Retiring Walsh brought “a newspaperman’s sensibilities” to ESPN

With signature multi-colored socks and a personality to match, John A. Walsh’s impact on ESPN has been vivid. Tasked in 1987 with bringing a greater editorial sensibility to ESPN, Walsh retires today with a vast legacy that helped shape the organization as a whole and sports journalism in general.

From transitioning sports writers to TV, to re-inventing SportsCenter, to being a central figure in the launches of ESPN Radio,, ESPN The Magazine, ESPNEWS, ESPN2, The ESPYS and the company’s editorial board, Walsh’s impact is felt by sports fans on a daily basis.

Walsh has mentored countless reporters and co-workers and among those he counseled is now ESPN President John Skipper. The Johns teamed up on the early days of ESPN The Magazine and the colleagues continued to work closely on a wide-range of editorial projects. Today, Skipper shared his thoughts in a memo to ESPN’s staff:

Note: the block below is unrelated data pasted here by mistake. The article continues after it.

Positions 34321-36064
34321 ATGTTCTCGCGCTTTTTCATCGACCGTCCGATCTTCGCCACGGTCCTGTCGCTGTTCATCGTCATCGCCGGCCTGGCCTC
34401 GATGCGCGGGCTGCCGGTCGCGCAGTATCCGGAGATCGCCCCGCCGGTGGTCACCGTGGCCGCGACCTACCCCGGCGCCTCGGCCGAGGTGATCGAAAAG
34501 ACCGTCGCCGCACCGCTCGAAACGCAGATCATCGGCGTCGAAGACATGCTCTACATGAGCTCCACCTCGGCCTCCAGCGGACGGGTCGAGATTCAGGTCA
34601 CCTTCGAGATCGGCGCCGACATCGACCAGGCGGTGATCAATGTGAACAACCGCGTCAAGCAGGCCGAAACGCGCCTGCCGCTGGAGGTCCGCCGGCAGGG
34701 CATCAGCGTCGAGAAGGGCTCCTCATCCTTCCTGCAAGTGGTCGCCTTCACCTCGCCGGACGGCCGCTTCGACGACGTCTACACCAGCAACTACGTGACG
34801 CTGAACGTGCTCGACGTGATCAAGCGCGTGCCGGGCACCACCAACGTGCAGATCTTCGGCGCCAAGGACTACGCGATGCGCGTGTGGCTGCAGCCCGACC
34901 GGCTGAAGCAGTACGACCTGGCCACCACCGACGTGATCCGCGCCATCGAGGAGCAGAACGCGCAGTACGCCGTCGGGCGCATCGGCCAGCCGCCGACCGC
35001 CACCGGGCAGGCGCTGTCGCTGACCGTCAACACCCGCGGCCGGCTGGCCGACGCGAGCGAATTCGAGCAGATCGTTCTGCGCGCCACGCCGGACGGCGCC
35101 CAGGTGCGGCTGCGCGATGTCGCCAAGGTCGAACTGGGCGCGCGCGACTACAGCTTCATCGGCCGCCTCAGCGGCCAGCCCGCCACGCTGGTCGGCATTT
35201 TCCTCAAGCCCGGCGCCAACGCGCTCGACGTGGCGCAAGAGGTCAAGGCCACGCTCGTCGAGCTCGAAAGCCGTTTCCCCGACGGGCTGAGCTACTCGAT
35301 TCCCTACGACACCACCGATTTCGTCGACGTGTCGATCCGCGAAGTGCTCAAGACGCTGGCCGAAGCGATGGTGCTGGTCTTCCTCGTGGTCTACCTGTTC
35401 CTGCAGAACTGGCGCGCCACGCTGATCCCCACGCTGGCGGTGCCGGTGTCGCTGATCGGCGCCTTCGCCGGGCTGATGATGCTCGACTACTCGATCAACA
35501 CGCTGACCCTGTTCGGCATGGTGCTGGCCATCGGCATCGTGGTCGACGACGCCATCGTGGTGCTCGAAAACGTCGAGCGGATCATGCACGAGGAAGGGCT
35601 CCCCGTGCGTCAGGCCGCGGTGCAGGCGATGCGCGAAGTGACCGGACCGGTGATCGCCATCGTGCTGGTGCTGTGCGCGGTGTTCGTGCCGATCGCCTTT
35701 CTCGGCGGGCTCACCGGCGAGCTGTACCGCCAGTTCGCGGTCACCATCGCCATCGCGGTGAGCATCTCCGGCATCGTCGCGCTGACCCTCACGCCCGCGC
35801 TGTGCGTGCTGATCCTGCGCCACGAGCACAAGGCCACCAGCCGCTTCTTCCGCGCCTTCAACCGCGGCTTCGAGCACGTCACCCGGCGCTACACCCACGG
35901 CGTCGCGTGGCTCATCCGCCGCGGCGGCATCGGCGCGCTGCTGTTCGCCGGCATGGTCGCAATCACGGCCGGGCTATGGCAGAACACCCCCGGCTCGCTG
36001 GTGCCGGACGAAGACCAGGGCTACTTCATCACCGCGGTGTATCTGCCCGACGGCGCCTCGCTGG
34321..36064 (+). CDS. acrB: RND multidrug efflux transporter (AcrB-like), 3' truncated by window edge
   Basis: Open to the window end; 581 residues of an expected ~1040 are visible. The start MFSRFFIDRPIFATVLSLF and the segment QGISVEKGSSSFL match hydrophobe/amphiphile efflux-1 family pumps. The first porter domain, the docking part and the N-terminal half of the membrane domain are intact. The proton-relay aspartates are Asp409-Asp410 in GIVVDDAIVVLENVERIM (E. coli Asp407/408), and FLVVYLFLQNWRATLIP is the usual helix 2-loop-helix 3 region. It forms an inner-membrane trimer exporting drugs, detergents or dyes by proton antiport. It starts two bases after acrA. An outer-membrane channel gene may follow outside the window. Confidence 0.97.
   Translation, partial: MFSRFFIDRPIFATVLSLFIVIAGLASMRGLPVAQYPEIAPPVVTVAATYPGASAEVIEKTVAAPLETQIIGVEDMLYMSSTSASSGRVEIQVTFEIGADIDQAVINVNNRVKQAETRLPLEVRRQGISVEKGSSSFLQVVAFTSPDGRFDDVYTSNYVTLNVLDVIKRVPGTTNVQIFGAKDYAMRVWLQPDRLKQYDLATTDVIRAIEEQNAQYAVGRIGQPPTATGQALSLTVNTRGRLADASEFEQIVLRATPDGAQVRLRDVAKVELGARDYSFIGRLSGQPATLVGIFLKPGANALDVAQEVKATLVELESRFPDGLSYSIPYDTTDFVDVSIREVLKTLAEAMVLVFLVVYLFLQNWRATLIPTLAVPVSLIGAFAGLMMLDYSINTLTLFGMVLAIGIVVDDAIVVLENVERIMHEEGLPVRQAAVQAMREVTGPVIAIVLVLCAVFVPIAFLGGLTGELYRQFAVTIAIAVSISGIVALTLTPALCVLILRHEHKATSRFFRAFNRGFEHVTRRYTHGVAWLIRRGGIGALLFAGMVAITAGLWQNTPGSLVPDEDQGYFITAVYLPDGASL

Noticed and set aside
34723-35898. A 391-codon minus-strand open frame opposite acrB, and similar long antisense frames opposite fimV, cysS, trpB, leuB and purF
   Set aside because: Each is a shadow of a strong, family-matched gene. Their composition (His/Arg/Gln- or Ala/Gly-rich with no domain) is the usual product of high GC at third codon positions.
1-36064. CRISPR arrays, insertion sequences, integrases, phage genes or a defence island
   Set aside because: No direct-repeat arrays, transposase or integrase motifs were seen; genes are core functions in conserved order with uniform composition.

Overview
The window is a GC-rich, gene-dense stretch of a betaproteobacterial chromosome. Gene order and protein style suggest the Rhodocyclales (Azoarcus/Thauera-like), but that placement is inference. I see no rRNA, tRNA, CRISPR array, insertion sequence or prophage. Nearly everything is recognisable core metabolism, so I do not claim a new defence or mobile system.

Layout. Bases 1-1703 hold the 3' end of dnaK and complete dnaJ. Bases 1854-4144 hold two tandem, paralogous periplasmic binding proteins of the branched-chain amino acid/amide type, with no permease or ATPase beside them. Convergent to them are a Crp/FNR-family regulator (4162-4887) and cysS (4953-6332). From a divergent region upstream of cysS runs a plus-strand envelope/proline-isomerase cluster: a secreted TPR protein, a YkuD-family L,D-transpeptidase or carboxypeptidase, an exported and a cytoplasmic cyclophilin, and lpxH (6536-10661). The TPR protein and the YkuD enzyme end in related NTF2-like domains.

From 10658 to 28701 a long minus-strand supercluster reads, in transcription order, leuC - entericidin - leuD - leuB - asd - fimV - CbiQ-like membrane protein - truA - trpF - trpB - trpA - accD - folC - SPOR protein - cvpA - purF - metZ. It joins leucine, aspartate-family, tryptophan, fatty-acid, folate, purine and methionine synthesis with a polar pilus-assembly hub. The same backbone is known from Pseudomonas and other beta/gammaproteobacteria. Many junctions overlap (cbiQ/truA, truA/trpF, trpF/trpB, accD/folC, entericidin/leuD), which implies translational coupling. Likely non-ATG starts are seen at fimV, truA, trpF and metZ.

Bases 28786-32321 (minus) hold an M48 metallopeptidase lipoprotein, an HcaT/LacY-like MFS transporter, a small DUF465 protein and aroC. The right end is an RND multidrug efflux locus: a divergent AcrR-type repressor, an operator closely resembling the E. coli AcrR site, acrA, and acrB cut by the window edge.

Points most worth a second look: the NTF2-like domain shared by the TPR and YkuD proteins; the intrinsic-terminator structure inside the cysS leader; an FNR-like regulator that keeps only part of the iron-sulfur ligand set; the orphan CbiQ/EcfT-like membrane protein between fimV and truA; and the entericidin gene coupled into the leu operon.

“John has been celebrated often, and appropriately so, for bringing a newspaperman’s sensibilities to television. He was the among the first to recognize that print reporters and editors could thrive in television, that news involving sports is still news and that fans would respond to smart content that educated them beyond scores with breaking stories, provocative features and enterprise reporting. The SportsCenter of 1987 is vastly different from the show we enjoy today thanks in large measure to John.

“He led the charge in creating the ESPYS, which have given us some of our most iconic and heartfelt moments, an enduring tribute to Arthur Ashe and has helped to raise millions for cancer research. He has been a mentor and confidant to hundreds; was instrumental in launching many of our businesses and shows that feature journalism and storytelling in their foundation, including ESPN Radio,, Outside the Lines and our NFL and MLB studio shows; and established the Editorial Board and the written guidelines and policies we follow in our Content division.”

Walsh earned his journalistic reputation via leadership positions at Newsday, the Washington Post, Rolling Stone and Inside Sports. So he was well equipped to help nurture the rapidly expanding ESPN empire, where journalism was at the center of considerable growth. The photos above give a glimpse into the people and the products Walsh has impacted.

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